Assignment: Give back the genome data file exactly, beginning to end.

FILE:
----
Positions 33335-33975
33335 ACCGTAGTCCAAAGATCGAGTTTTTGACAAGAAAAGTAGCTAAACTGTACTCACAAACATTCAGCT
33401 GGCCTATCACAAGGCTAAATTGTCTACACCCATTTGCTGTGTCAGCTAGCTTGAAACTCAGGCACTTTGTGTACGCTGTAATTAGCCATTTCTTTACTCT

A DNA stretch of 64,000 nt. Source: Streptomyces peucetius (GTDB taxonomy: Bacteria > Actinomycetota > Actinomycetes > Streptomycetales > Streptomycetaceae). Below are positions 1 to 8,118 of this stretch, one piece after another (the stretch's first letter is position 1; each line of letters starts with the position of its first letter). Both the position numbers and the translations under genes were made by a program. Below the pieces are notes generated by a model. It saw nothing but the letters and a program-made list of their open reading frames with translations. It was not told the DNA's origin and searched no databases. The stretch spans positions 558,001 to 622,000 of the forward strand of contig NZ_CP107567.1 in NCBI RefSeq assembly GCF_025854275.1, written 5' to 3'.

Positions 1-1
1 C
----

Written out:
Positions 33335-33975
33335 ACCGTAGTCCAAAGATCGAGTTTTTGACAAGAAAAGTAGCTAAACTGTACTCACAAACATTCAGCT
33401 GGCCTATCACAAGGCTAAATTGTCTACACCCATTTGCTGTGTCAGCTAGCTTGAAACTCAGGCACTTTGTGTACGCTGTAATTAGCCATTTCTTTACTCT

A DNA stretch of 64,000 nt. Source: Streptomyces peucetius (GTDB taxonomy: Bacteria > Actinomycetota > Actinomycetes > Streptomycetales > Streptomycetaceae). Below are positions 1 to 8,118 of this stretch, one piece after another (the stretch's first letter is position 1; each line of letters starts with the position of its first letter). Both the position numbers and the translations under genes were made by a program. Below the pieces are notes generated by a model. It saw nothing but the letters and a program-made list of their open reading frames with translations. It was not told the DNA's origin and searched no databases. The stretch spans positions 558,001 to 622,000 of the forward strand of contig NZ_CP107567.1 in NCBI RefSeq assembly GCF_025854275.1, written 5' to 3'.

Positions 1-1
1 C